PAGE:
- The washer and dryer: Your washing machine is basically a bathtub for your dirty clothes and, like a bathtub, it collects dirt, grime and bacteria. If you don’t use hot water to clean your whites, towels and underwear, you’re also transferring that stuff to your dryer… as in, it’s probably full of e. Coli, too. Clean your washing machine and your clothes dryer at least once a month… more often if your children are still potty-training, or you have someone in your house who’s immuno-compromised, too.
- Everything in your bathroom: True, it’s not as filthy as your kitchen sink, but it’s still gross. And I’m not just talking about the toilet, either. Every time the toilet flushes, water droplets fly into the air. When someone in your home has a gastrointestinal upset, that flush can spread illness-inducing germs up to 10 inches above the toilet… and those germs can be detected in the air as long as 90 minutes later. So next time you’re cleaning your bathroom, pay attention to the walls around and behind the toilet, and don’t forget to wipe down the toilet roll holder, too!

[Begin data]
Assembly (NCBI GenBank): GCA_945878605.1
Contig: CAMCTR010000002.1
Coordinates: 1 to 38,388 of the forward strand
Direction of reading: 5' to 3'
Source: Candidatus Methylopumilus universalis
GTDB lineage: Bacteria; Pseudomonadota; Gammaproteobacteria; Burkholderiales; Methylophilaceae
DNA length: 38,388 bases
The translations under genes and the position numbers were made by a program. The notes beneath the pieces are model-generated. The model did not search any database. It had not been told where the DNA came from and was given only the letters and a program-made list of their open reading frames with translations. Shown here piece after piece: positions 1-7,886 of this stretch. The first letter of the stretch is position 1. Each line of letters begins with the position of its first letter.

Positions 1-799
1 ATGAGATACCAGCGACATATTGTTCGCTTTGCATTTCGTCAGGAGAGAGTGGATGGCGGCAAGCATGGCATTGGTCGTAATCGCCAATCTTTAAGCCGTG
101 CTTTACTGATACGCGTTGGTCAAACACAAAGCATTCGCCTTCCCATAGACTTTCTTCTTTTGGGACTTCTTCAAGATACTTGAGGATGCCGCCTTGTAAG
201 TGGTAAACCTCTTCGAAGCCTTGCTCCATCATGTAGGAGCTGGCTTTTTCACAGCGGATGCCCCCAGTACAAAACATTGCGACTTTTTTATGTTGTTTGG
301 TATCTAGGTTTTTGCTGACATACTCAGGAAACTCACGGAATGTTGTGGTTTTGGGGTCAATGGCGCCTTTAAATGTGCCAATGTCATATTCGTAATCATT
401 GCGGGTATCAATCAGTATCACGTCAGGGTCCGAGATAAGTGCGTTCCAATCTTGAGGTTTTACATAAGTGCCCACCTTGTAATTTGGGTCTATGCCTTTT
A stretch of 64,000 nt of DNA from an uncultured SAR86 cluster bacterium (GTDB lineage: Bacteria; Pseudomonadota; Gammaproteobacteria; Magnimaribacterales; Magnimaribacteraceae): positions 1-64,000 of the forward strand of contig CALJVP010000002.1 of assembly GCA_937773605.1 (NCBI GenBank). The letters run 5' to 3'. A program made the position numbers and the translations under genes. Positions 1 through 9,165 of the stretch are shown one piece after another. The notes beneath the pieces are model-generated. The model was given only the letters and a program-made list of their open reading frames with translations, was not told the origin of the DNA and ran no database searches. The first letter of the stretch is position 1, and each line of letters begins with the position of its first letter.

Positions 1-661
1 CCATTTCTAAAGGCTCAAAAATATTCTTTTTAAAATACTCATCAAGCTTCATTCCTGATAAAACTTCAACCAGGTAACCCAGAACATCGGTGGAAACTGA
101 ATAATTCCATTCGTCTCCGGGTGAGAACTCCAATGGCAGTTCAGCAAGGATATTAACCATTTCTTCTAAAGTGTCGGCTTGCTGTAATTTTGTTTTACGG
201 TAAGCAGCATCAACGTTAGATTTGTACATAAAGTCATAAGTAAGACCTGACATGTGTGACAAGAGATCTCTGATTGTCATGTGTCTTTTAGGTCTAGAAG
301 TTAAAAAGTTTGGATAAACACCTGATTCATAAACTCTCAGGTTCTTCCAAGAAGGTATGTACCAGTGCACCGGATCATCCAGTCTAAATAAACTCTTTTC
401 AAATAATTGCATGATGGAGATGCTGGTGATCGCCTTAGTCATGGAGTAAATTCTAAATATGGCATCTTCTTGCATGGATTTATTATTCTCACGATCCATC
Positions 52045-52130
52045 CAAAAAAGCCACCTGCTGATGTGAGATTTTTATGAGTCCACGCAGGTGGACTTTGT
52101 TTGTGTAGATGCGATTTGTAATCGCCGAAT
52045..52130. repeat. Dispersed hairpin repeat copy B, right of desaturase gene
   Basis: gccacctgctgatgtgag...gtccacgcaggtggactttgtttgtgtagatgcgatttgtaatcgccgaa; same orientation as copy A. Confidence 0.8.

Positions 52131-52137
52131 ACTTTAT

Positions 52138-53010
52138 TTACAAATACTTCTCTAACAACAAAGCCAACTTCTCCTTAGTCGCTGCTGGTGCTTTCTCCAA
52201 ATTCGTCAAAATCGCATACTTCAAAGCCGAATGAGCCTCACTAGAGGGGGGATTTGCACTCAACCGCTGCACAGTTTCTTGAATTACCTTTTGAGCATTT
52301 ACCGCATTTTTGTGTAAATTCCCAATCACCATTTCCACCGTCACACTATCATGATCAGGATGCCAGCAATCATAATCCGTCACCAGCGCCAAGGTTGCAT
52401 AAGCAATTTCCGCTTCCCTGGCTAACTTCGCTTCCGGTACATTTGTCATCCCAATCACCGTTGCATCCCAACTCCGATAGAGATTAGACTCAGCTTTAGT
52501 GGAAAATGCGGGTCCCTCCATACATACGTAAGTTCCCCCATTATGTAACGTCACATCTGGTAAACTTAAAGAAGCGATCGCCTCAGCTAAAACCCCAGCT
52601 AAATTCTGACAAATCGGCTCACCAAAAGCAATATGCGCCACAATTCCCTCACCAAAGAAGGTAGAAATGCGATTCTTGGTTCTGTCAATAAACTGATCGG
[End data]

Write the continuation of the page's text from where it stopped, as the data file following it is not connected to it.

- Your vacuum cleaner: Okay, this one surprised me at first, but the more I think about it the more it makes sense. Vacuums don’t just pick up dust (which, as we all know, consists largely of dead skin cells) and pet hair. We use them to clean up food crumbs, too. As a result, their brushes, hoses, belts and bags are great breeding grounds for all sorts of nasty things which, unless you have a HEPA filter on the vacuum exhaust, get spewed back into the air the next time you use the thing. Keep your vacuum clean and be sure to change the bags or empty the bin often.
Grossed out yet? Then don’t even think about how yucky your credit cards and wallet are. No, seriously, one of the pamphlets from the doctor instructs me to use an antibacterial wipe to clean credit and debit cards weekly, along with the interior of the dollar bill area in my husband’s wallet!
What other germy, filthy places in the house do you need to pay extra attention to? Share in the comments!